Numerous cases have been documented in which the Hudson’s Bay Company relocated the Naskapi from post to post purely for its own commercial purposes and without any concern as to whether the areas where the posts were situated offered the Naskapi the possibility of harvesting the fish and game that they required for food as well as the fur-bearers that the Company sought. In several instances, individual managers, apparently dissatisfied with the Naskapi’ seeming lack of commitment to trapping withheld from them the ammunition that they needed to hunt for food, thereby directly causing a considerable number of deaths from starvation.
By the late 1940s, the pressures of the fur trade, high rates of mortality and debilitation from diseases communicated by Europeans, and the effects of the virtual disappearance of the George River Caribou Herd had reduced the Naskapi to a state where their very survival was threatened.
The Naskapi had received "relief" from the Federal Government as early as the end of the 19th century, but their first regular contacts with the Federal Government began only in 1949, when Colonel H.M. Jones, Superintendent of Welfare Services in Ottawa, and M. Larivière of the Abitibi Indian Agency visited them in Fort Chimo and arranged for the issuing of welfare to them.
In the early 1950s, the Naskapi made a partially successful effort to re-establish themselves at Fort McKenzie, where they had already lived between 1916 and 1948, and to return to an economy based substantially on hunting, fishing, and commercial trapping. They could no longer be entirely self-sufficient, however, and the high cost of resupplying them, combined with the continuing high incidence of tuberculosis and other factors, obliged them to return to Fort Chimo after only two years.
For reasons that are not entirely clear, virtually all of the Naskapi moved from Fort Chimo to the recently founded iron-ore mining community of Schefferville in 1956. Two principal schools of thought about this move exist. One of them holds that the Naskapi were induced, if not ordered, to move by officials of Indian and Northern Affairs, while the other believes that the Naskapi themselves decided to move in the hope of finding employment, housing, medical assistance, and educational facilities for their children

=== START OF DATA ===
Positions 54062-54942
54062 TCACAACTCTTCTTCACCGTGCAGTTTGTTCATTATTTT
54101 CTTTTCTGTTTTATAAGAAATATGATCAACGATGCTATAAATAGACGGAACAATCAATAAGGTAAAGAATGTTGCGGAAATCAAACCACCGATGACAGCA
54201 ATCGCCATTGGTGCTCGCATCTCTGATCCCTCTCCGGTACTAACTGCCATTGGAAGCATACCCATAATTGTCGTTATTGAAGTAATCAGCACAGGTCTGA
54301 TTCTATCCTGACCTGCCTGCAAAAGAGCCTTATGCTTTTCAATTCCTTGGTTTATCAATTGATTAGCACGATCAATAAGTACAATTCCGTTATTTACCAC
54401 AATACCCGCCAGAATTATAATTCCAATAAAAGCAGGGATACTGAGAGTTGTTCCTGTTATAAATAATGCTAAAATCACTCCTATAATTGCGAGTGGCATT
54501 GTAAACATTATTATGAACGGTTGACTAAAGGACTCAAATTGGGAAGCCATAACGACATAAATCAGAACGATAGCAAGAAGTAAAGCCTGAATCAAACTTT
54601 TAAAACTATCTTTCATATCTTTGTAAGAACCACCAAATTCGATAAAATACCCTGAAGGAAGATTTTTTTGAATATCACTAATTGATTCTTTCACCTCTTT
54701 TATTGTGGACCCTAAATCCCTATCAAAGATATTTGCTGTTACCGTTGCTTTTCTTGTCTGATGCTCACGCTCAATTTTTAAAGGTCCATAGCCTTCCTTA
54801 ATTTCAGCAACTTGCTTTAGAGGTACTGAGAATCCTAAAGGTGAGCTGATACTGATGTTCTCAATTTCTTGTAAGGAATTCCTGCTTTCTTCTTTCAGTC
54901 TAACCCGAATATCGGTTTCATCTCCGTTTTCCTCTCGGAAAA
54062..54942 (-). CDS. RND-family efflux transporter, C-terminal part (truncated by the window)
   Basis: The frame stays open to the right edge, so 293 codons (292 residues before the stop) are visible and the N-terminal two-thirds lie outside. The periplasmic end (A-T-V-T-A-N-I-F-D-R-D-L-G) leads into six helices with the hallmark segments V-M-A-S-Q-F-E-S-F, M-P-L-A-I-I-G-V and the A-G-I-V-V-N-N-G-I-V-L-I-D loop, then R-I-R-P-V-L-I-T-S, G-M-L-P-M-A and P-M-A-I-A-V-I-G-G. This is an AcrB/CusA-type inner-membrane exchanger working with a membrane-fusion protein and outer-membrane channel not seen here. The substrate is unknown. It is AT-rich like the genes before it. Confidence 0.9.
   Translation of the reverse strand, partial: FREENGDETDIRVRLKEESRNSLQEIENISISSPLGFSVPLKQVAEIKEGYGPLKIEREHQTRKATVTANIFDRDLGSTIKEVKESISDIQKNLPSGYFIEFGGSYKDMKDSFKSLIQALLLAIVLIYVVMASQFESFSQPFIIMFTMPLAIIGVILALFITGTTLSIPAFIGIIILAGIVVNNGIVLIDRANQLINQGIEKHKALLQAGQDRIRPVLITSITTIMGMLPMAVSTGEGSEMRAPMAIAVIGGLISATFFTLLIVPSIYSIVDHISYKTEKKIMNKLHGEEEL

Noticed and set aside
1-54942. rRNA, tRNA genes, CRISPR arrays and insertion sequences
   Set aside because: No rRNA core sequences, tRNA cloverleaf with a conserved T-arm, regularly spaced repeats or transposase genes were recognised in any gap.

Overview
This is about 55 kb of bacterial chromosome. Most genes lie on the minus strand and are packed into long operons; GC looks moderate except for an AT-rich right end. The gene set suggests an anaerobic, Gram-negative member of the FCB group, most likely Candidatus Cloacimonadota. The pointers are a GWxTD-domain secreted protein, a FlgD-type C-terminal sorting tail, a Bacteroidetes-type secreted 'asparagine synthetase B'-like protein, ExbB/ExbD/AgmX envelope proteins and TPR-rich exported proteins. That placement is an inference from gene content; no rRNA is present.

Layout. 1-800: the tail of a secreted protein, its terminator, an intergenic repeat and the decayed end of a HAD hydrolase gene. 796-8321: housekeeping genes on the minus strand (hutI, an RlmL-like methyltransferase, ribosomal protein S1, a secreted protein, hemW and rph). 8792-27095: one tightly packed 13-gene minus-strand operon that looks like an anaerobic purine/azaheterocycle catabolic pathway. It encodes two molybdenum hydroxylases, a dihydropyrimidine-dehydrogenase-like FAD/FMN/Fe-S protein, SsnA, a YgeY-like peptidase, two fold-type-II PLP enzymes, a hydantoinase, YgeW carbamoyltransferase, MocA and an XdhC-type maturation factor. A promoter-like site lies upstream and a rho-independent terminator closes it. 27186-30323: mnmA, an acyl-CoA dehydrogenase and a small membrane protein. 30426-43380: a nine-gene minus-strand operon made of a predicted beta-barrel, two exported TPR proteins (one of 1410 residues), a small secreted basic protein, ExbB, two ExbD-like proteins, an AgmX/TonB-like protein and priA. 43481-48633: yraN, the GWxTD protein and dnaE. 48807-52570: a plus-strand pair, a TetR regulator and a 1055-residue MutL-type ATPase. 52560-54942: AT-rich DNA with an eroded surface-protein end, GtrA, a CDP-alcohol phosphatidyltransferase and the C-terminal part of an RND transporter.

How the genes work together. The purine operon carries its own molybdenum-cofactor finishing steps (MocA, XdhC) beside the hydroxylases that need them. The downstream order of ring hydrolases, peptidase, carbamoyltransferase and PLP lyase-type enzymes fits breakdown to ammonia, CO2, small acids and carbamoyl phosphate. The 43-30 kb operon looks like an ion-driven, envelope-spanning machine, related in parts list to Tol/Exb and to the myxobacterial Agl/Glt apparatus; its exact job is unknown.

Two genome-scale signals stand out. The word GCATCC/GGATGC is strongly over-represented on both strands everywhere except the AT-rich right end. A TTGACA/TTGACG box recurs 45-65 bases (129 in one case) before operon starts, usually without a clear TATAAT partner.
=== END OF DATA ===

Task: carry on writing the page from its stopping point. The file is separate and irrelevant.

Although officials of Indian and Northern Affairs were certainly aware of the intention of the Naskapi to move from Fort Chimo to Schefferville and may even have instigated that move, they appear to have done little or nothing to prepare for their arrival there, not even by warning the representatives of the Iron Ore Company of Canada ("IOCC") or the municipality of Schefferville.
The Naskapi left Fort Chimo on foot to make the 400-mile (640 km) journey to Schefferville overland. By the time they reached Wakuach Lake, some 70 miles (113 km) north of Schefferville, most of them were in a pitiable state, exhausted, ill, and close to starvation.
A successful rescue effort was mounted, but the only homes that awaited the Naskapi were the shacks that they built for themselves on the edge of Pearce Lake, near the railroad station, with scavenged and donated materials. A short time later, in 1957, under the pretext that the water at Pearce Lake was contaminated, the municipal authorities moved them to a site adjacent to John Lake, some four miles (6 km) north-north-east of Schefferville, where they lived without benefit of water sewage, or electricity, and where, despite their hopes in coming to Schefferville, there was no school for their children and no medical facility.
The Naskapi shared the site at John Lake with a group of Montagnais, who had moved voluntarily from Sept-Îles to Schefferville with the completion of the railroad in the early 1950s.
Initially, the Naskapi lived in tiny shacks that they built for themselves, but by 1962 Indian and Northern Affairs had built 30 houses for them, and a further four were under construction at a cost of $5,000 each.
In 1969, Indian and Northern Affairs acquired from the reluctant Municipality of Schefferville, a marshy, 39-acre (160,000 m2) site north of the town centre and adjacent to [Pearce Lake]. By 1972, 43 row-housing units had been built there for the Naskapi, and a further 63 for Montagnais, and most of the Naskapi and Montagnais moved to this new site, known today as Matimekosh.